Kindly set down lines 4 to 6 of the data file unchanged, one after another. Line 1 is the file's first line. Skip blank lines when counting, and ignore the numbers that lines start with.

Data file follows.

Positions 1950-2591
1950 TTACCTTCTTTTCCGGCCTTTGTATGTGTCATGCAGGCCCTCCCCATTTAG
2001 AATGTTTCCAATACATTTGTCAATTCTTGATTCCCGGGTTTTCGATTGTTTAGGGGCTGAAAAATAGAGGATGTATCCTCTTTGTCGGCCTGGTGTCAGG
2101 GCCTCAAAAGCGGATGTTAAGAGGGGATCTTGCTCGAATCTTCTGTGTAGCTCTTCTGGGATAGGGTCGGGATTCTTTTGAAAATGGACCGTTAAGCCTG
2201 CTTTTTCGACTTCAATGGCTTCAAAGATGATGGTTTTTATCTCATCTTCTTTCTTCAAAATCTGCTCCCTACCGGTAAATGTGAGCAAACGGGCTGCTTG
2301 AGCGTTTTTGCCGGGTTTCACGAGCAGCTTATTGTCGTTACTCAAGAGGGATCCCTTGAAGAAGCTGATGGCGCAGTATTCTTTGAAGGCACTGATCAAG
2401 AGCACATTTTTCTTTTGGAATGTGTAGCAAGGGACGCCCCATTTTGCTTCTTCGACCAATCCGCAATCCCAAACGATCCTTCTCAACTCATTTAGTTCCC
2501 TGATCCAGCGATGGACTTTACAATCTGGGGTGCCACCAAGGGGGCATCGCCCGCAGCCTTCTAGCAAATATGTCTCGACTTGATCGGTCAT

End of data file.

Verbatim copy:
2101 GCCTCAAAAGCGGATGTTAAGAGGGGATCTTGCTCGAATCTTCTGTGTAGCTCTTCTGGGATAGGGTCGGGATTCTTTTGAAAATGGACCGTTAAGCCTG
2201 CTTTTTCGACTTCAATGGCTTCAAAGATGATGGTTTTTATCTCATCTTCTTTCTTCAAAATCTGCTCCCTACCGGTAAATGTGAGCAAACGGGCTGCTTG
2301 AGCGTTTTTGCCGGGTTTCACGAGCAGCTTATTGTCGTTACTCAAGAGGGATCCCTTGAAGAAGCTGATGGCGCAGTATTCTTTGAAGGCACTGATCAAG